Customer service can make or break a business’s reputation. In fact, more than 95% of customers will never purchase from a company that provided poor customer service.
As recurring customers are the cheapest to acquire and maintain, having a strong customer service team is essential for your business’s bottom line.
Skilled and engaged agents bring a lot to a company. Excellent customer service increases sales, benefits word-of-mouth marketing, and boosts customer loyalty.
Despite the important role they play, customer service agents report low levels of satisfaction in the industry. Turnover rates average more than 30% and burnout is unfortunately commonplace.
Many of the strategies that improve customer service retention also create more skilled and engaged agents. As a result, investing in your customer service team is a win-win opportunity for agents, managers, business owners, and customers.
Structured Onboarding Process
According to a Gallup poll, less than 15% of companies follow an adequate onboarding process. In far too many businesses, new hires are “thrown into the deep end” without proper training or resources.
A structured onboarding process sets the tone for the workplace and helps empower employees as they grow into their positions. Successful onboarding processes cover all aspects of the company, from policies and procedures to core values.
Onboarding should also incorporate human elements, such as opportunities to bond with other agents, managers, and employees in other departments. This fosters a cohesive company culture and builds the foundation for trust and collaboration.
If your company already enacts an onboarding process, it is important to collect constant feedback from team members to ensure that the material is still relevant. New employee surveys and “360 reviews,” which collect information from all levels of an organization, are effective ways to assess your onboarding process.
Continuous Professional Development
Companies that provide in-house professional development opportunities benefit in several ways. Outlined career paths make employees more engaged and productive. Likewise, companies can upskill and promote internally, which is more economical than hiring new employees.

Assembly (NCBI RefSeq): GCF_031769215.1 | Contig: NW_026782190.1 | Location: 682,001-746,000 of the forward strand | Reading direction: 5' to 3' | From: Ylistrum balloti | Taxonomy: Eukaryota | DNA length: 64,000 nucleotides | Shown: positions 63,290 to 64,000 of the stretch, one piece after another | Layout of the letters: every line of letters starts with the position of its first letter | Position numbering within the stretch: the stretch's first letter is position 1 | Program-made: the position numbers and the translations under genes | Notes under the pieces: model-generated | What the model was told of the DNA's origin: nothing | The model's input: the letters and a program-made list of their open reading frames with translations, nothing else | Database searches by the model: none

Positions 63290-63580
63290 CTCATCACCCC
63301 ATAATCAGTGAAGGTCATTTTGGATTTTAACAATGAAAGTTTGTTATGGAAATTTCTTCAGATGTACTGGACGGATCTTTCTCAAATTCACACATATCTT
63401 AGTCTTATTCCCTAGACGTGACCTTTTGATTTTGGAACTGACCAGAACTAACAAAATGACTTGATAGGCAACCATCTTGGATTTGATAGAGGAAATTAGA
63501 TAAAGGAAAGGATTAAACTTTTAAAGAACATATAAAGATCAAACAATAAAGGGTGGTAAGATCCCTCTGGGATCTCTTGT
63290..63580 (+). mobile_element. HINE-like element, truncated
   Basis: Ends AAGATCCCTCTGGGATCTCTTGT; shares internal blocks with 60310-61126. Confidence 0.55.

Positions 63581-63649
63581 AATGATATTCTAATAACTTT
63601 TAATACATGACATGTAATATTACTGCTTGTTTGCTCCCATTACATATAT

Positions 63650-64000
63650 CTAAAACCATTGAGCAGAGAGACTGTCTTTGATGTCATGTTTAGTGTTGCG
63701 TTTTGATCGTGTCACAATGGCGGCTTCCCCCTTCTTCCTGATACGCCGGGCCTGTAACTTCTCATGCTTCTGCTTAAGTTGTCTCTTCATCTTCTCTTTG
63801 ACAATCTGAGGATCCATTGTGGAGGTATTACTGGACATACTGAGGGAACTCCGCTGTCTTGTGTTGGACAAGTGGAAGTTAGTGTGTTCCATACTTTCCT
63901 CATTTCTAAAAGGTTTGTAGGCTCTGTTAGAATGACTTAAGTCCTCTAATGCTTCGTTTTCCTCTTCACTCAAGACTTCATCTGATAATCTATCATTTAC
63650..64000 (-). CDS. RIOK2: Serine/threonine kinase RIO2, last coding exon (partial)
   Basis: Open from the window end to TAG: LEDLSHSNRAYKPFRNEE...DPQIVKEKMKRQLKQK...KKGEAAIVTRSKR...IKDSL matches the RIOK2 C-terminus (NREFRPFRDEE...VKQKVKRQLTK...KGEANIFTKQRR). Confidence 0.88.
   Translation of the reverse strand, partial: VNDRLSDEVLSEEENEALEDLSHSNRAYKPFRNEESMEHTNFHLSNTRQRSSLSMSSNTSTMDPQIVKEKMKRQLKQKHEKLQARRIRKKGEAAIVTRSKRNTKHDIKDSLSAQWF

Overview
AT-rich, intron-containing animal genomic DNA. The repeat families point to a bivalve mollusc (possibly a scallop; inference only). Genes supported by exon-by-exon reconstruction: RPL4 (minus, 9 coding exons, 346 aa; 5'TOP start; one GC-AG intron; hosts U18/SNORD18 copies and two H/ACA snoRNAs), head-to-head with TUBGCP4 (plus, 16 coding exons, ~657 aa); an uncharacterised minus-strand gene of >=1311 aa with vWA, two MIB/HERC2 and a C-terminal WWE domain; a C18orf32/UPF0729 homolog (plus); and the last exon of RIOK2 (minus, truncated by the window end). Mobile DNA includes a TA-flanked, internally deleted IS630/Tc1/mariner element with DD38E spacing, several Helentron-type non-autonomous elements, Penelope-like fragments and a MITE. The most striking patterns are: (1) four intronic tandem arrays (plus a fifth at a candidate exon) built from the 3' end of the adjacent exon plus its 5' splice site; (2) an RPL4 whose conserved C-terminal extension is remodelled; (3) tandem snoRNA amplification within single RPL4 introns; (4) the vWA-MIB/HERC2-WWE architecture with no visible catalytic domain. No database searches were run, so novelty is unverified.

In customer service, professional development can involve technical and soft skills. For example, customer service agents can take courses to learn how to use new customer management software or best practices in customer interactions. Courses focusing on emerging areas in customer service, such as cultural sensitivity and conflict resolution can put your agents ahead of the competition.
Open Communication Mediums
Even the hardest-working employee cannot improve without constant constructive feedback. Without an established process for reviewing agent performance, employees can have difficulty assessing their work. This uncertainty can eventually lead to self-doubt and disengagement.
The key to creating valuable communication channels between managers and agents is to implement a predictable, data-based evaluation process. For example, managers can be trained to pull feedback from concrete measurements, such as customer satisfaction responses, and standardized metrics, such as call length or hold times.
Feedback should be given in a timely manner so that the agent has the opportunity to improve. Further, feedback should focus equally, or more so, on what agents do correctly. Employees should also feel empowered to assess their own performance through self-evaluations. Companies should also create coaching plans for agents who need support to improve their skills.
As with any other industry, good benefits correlate with higher rates of employee satisfaction, reduced turnover, and productivity. In practice, employee-centric firms implement policies that help their employees maintain a healthy work-life balance, including flexible scheduling, generous paid time off, and remote work options.
The company culture must also center around mutual respect and communication. For example, agents should play an important role in developing customer service procedures, as their first-hand experience is a valuable source of information. Recognition programs and promotion opportunities also demonstrate to agents that they are a respected and vital segment of the company.
Collaboration Across Departments
Many companies have separate teams dedicated to sales, marketing, and customer service. If you are not careful, this can result in compartmentalization, a phenomenon in which each department focuses on its own goals.
In the worst-case scenario, these goals may clash and cause competition and distrust between departments. As each department is essential for creating the customer journey, companies should make it easier for customer service agents to collaborate with employees in other positions.
One of the easiest ways to promote cross-department collaboration is with an integrated project management solution. Tools like Asana or Slack allow employees to collaborate and share information in real-time. Building strong, collaborative relationships between departments also improves agents’ understanding of the sales and marketing process, which enables them to deliver more tailored customer service experiences.